Brazil Sent the Most Tourists to Miami in 2015

Despite worries about a lagging economy in Brazil and a less favorable currency exchange, more Brazilians visited Miami in 2015 than tourists from any other country. In fact, through the first nine months of 2015, Brazilian tourism is actually up 3 percent compared to the same time last year. The data comes from the Greater Miami Convention & Visitors Bureau via Miami Today

Overall, 5,662,700 foreign visitors have come to Miami so far during 2015. That's up 4 percent from 5,447,006 in 2014. 

In fact, tourism is up from almost all countries in the top ten except for the glaring exception of Venezuela. Thanks to a worsening economy and political instability, tourism from Venezuela has dropped a whopping 10 percent. 

Here are the top ten markets in 2015 so far:
  1. Brazil: 582,416 visitors (up 3 percent)
  2. Canada: 521,857 visitors (up 1.7 percent) 
  3. Colombia: 402,982 visitors (up 5 percent) 
  4. Argentina: 338,084 visitors (up 1.2 percent) 
  5. Germany: 295,990 visitors (up 6 percent)
  6. England: 245,555 visitors (up 5 percent) 
  7. Venezuela: 236,747 visitors (down 10 percent)
  8. Bahamas: 195,082 visitors (up 5.5 percent) 
  9. Costa Rica: 163,416 visitors (up 6.2 percent)
  10. France: 159,011 visitors (up 1.5 percent)
Though Americans still make up the single largest source of tourists in Miami (in fact, visitors from New York City alone accounted for 1.9 million trips in 2014), the Magic City's tourism economy is uniquely dependent on foreign visitors.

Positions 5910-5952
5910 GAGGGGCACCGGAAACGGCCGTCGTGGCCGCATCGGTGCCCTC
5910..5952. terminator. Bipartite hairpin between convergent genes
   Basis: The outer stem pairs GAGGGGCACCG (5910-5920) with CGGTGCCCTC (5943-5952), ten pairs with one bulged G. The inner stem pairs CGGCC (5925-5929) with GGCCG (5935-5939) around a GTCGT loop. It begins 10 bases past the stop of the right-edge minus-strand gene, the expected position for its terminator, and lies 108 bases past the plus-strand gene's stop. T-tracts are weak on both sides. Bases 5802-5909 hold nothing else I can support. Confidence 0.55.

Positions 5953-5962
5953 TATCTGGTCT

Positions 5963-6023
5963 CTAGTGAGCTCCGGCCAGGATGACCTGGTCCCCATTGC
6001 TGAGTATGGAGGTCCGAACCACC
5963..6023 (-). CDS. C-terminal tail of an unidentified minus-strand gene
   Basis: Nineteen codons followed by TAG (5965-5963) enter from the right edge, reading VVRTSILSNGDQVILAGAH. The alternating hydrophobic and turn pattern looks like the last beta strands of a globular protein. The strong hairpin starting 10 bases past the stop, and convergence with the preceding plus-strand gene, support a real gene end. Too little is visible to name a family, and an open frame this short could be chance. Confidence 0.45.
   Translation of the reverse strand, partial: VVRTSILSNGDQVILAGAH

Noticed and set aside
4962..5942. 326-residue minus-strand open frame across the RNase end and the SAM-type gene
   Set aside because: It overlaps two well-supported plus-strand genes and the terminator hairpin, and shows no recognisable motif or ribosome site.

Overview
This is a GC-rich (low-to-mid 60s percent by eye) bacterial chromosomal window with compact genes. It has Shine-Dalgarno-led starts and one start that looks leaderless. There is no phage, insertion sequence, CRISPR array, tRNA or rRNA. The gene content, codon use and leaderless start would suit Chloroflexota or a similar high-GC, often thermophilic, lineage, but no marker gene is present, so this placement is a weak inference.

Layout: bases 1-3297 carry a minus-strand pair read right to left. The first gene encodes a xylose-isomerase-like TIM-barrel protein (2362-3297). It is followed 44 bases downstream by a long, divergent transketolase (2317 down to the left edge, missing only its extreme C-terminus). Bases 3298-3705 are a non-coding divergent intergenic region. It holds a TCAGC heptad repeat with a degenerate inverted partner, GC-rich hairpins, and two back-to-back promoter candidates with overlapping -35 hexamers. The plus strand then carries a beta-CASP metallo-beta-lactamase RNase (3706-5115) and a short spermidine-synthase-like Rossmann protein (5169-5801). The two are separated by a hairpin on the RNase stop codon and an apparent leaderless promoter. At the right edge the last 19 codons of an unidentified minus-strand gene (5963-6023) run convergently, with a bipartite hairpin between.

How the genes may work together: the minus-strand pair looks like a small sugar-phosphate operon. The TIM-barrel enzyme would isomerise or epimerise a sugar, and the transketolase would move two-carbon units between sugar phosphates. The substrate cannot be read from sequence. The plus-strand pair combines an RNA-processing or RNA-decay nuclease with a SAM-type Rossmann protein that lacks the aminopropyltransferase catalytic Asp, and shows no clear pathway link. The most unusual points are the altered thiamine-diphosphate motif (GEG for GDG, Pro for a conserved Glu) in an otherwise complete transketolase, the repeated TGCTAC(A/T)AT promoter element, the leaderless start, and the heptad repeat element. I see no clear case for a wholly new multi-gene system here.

In 2014, 49.9 percent of visitors to Miami were foreigners, compared to 50.1 percent who were domestic visitors. When foreigners visit Miami, they also tend to spend a lot more. Seventy percent of tourist spending that year could be attributed to foreigners. 

The fact that tourism from Brazil continues to grow is particularly important. Brazilians may not be snapping up downtown condo units at the rate they once were, but they still continue to visit and spend in record numbers despite less favorable economic conditions in Brazil. 

The 3 percent rise in Brazilian tourism follows a 3 percent drop in 2014. According to Miami Today, the visitors bureau blamed that drop on the World Cup being held in Brazil. The bureau will aggressively market Miami in 2016 to avoid a similar drop when Brazil hosts the Olympics in 2016. 
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Kyle Munzenrieder